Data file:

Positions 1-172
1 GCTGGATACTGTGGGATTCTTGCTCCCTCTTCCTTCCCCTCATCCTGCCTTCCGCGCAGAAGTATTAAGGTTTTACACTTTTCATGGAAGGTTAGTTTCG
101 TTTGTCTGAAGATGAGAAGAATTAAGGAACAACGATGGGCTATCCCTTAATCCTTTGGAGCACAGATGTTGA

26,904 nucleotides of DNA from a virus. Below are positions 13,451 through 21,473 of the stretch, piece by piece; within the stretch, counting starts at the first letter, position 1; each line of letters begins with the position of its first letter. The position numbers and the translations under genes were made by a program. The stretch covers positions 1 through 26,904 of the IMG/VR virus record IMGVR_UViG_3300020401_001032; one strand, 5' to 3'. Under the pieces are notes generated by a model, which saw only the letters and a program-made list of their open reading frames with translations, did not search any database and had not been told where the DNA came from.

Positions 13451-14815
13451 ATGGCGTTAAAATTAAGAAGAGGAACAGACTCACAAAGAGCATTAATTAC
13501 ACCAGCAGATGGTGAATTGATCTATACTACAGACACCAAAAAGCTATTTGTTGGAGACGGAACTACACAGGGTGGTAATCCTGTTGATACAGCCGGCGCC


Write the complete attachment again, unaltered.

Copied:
Positions 1-172
1 GCTGGATACTGTGGGATTCTTGCTCCCTCTTCCTTCCCCTCATCCTGCCTTCCGCGCAGAAGTATTAAGGTTTTACACTTTTCATGGAAGGTTAGTTTCG
101 TTTGTCTGAAGATGAGAAGAATTAAGGAACAACGATGGGCTATCCCTTAATCCTTTGGAGCACAGATGTTGA

26,904 nucleotides of DNA from a virus. Below are positions 13,451 through 21,473 of the stretch, piece by piece; within the stretch, counting starts at the first letter, position 1; each line of letters begins with the position of its first letter. The position numbers and the translations under genes were made by a program. The stretch covers positions 1 through 26,904 of the IMG/VR virus record IMGVR_UViG_3300020401_001032; one strand, 5' to 3'. Under the pieces are notes generated by a model, which saw only the letters and a program-made list of their open reading frames with translations, did not search any database and had not been told where the DNA came from.

Positions 13451-14815
13451 ATGGCGTTAAAATTAAGAAGAGGAACAGACTCACAAAGAGCATTAATTAC
13501 ACCAGCAGATGGTGAATTGATCTATACTACAGACACCAAAAAGCTATTTGTTGGAGACGGAACTACACAGGGTGGTAATCCTGTTGATACAGCCGGCGCC